Pennsylvania is now at the forefront of sports betting in the United States. On May 14, 2018 the Supreme Court overturned the federal ban on sports betting put in place by the Professional and Amateur Sports Protection Act (PASPA). As part of Pennsylvania’s gambling expansion law of 2017, it set up a framework to offer sports betting should the law change.
Now that the law has changed, Pennsylvania is one of four new states that can start offering legal wagering. The other states are West Virginia, Mississippi, and New Jersey.
How big will the market be for Pennsylvania sports betting?
Getting a read on the size of the sports betting market in Pennsylvania is difficult, given several factors.
First, outside of Nevada, legal sports betting didn’t really exist in the US. And while there are estimates out there about how much is wagered at illegal sportsbooks — both domestically and offshore — those are just guesses.
Here’s what we do know. Nevada does just over $11 billion in gaming revenue each year. While gaming win on sports betting can vary from year to year, in 2016, total handle (amount of money wagered at sportsbooks) clocked in at $4.5 billion.
Meanwhile, Pennsylvania checks in at about $3.2 billion of total gaming revenue. If there were a direct correlation between total gaming win and sports betting, then we would expect to see somewhere on the order of $1 to $1.5 billion in handle in a fully mature PA sports betting market.
However, there are reasons to think the Pennsylvania sports betting market could be even bigger than that. The aforementioned interest in pro sports makes the market primed for even more wagering as a percentage of gaming dollars in the state.
Assuming a hold of somewhere north of five percent for sportsbooks, Pennsylvania casinos stand to generate upwards of $50 to $75 million in revenue, possibly reaching nine figures.
Who will the major players be in the PA sports betting market?
There are many casinos in Pennsylvania. And undoubtedly all of them will want to offer sports betting. But some markets/casinos will be better for sports betting than others.
The three Philadelphia-area casinos should be the center of attention for PA sports betting, undoubtedly. The city is home to franchises in the four major professional sports leagues, featuring a rabid fan base for all those sports.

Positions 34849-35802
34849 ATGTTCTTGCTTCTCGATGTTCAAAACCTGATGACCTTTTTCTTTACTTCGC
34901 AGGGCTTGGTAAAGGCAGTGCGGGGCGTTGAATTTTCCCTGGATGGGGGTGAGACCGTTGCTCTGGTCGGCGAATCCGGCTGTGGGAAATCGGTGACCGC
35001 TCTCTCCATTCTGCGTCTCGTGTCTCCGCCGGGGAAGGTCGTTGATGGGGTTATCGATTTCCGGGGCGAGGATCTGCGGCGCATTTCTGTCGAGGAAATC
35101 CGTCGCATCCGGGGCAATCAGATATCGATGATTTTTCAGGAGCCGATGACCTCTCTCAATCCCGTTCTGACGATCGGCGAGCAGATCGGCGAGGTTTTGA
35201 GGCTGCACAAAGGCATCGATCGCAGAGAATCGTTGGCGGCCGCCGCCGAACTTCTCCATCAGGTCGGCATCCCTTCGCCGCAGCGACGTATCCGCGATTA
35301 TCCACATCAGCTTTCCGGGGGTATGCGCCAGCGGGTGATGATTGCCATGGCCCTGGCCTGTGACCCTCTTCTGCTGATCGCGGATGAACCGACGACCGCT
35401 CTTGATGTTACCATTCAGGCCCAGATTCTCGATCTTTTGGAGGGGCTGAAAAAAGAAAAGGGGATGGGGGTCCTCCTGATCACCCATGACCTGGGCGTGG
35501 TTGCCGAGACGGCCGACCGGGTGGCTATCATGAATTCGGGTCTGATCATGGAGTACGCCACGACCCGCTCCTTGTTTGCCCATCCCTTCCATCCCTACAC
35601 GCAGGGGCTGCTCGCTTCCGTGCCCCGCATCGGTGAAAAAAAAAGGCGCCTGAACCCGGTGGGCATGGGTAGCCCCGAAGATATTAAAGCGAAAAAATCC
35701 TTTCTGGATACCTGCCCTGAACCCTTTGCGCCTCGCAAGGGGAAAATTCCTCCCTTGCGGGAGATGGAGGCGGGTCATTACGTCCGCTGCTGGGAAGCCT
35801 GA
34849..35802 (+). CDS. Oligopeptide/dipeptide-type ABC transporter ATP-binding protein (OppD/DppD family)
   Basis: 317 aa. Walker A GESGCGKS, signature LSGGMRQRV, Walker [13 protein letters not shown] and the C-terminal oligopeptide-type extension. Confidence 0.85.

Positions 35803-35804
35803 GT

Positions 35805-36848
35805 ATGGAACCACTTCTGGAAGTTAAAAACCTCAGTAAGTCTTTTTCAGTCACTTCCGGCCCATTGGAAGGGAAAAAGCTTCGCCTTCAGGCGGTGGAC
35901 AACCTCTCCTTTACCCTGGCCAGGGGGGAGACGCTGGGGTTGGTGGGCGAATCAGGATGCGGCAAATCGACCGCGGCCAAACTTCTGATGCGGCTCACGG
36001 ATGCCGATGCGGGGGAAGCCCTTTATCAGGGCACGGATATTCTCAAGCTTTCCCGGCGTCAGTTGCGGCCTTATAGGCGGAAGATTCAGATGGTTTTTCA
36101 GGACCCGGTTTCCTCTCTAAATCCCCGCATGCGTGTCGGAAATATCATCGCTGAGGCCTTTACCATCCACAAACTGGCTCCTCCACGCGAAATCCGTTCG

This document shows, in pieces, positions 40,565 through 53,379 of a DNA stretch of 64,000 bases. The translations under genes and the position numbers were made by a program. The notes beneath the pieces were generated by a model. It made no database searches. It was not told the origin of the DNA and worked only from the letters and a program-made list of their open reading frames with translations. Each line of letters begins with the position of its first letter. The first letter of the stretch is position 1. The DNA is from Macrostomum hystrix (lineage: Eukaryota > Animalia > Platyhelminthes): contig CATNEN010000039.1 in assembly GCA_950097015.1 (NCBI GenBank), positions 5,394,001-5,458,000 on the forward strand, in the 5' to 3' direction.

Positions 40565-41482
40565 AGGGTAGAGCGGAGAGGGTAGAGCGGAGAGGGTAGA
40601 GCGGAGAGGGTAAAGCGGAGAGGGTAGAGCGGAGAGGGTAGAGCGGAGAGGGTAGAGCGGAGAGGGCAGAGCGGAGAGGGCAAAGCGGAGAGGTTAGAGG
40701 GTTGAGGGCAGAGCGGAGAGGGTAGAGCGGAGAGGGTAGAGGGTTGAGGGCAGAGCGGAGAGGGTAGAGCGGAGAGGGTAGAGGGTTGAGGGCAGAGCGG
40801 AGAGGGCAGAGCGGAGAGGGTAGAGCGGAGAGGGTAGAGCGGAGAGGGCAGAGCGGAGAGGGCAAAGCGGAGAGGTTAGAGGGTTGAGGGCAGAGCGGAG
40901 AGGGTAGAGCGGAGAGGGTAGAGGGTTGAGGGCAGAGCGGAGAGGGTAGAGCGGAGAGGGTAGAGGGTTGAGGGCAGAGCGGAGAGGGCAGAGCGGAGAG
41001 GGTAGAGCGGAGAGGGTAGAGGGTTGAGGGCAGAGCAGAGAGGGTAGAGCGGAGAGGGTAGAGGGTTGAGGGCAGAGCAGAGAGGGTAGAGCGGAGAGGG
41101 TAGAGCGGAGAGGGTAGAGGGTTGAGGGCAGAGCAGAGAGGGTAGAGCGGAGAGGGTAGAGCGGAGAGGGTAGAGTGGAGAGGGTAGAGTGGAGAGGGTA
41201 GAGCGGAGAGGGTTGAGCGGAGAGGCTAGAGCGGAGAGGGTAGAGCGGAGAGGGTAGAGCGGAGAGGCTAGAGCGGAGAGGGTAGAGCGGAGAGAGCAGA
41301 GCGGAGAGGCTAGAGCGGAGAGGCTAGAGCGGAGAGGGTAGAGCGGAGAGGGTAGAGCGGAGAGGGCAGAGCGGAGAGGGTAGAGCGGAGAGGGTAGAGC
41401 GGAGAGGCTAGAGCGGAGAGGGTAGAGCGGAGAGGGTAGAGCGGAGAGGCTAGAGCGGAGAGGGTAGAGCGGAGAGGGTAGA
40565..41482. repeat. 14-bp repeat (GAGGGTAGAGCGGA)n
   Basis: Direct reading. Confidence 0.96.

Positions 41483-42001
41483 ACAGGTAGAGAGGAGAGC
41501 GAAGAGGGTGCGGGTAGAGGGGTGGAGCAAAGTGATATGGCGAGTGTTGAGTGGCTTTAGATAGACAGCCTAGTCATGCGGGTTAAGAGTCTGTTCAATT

SugarHouse Casino, Parx Casino, and Harrah’s Philadelphia are best poised to cash in on the city’s intense interest in sports. Not only will the casinos benefit from the revenue from handle on sports betting, it will also get more people in the door to enjoy the casinos’ other amenities and gambling options.
Rivers Casino already has a monopoly on the Pittsburgh market. But it should be poised to cash in even more with legal sports betting. The city has both NFL and NHL franchises.
As the second-biggest city in the state and one with a large sports fan base, it would be a boon to Rivers’ bottom line.
For years, racetracks have eyed sports betting as a possible way to woo bettors in their doors.
Penn National, near the center of the state — and far from Philly and Pittsburgh — benefits greatly from the change in the law. The complex now features both Hollywood Casino and the racetrack, and sports betting would be just one more draw.
Who will regulate sports betting in the state?
The Pennsylvania Gaming Control Board (PGCB)will oversee sports betting in the Keystone State. Both racetracks and casinos can accept wagers. There will be both in-casino wagering as well as mobile wagering.
In order to accept bets, casinos need to apply for a $10 million sports betting license. In addition to this hefty fee, there are also some hefty taxes to go along with it.
There is a 34 percent tax on gross gaming revenue from sports. Additionally, there is a .25 percent fee on handle and a two percent tax that serves as a local revenue share.